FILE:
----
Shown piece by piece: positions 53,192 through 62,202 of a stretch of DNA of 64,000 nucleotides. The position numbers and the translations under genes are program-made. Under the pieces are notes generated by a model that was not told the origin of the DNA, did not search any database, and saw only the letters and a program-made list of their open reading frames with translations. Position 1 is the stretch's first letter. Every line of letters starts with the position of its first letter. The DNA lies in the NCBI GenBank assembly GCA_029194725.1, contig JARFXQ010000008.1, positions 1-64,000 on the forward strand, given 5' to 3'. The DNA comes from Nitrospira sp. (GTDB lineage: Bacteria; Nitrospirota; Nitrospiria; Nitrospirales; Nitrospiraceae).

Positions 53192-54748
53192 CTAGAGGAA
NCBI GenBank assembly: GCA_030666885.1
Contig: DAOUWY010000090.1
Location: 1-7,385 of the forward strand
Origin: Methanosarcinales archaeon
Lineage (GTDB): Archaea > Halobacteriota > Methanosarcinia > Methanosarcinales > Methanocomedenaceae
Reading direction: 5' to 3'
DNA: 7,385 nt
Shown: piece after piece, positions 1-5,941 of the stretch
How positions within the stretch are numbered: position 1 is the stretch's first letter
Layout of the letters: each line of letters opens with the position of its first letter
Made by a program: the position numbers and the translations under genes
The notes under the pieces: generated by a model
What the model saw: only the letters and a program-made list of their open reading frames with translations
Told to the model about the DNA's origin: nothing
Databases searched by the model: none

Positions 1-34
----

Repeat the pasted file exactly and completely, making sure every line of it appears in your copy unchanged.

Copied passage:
Shown piece by piece: positions 53,192 through 62,202 of a stretch of DNA of 64,000 nucleotides. The position numbers and the translations under genes are program-made. Under the pieces are notes generated by a model that was not told the origin of the DNA, did not search any database, and saw only the letters and a program-made list of their open reading frames with translations. Position 1 is the stretch's first letter. Every line of letters starts with the position of its first letter. The DNA lies in the NCBI GenBank assembly GCA_029194725.1, contig JARFXQ010000008.1, positions 1-64,000 on the forward strand, given 5' to 3'. The DNA comes from Nitrospira sp. (GTDB lineage: Bacteria; Nitrospirota; Nitrospiria; Nitrospirales; Nitrospiraceae).

Positions 53192-54748
53192 CTAGAGGAA
NCBI GenBank assembly: GCA_030666885.1
Contig: DAOUWY010000090.1
Location: 1-7,385 of the forward strand
Origin: Methanosarcinales archaeon
Lineage (GTDB): Archaea > Halobacteriota > Methanosarcinia > Methanosarcinales > Methanocomedenaceae
Reading direction: 5' to 3'
DNA: 7,385 nt
Shown: piece after piece, positions 1-5,941 of the stretch
How positions within the stretch are numbered: position 1 is the stretch's first letter
Layout of the letters: each line of letters opens with the position of its first letter
Made by a program: the position numbers and the translations under genes
The notes under the pieces: generated by a model
What the model saw: only the letters and a program-made list of their open reading frames with translations
Told to the model about the DNA's origin: nothing
Databases searched by the model: none

Positions 1-34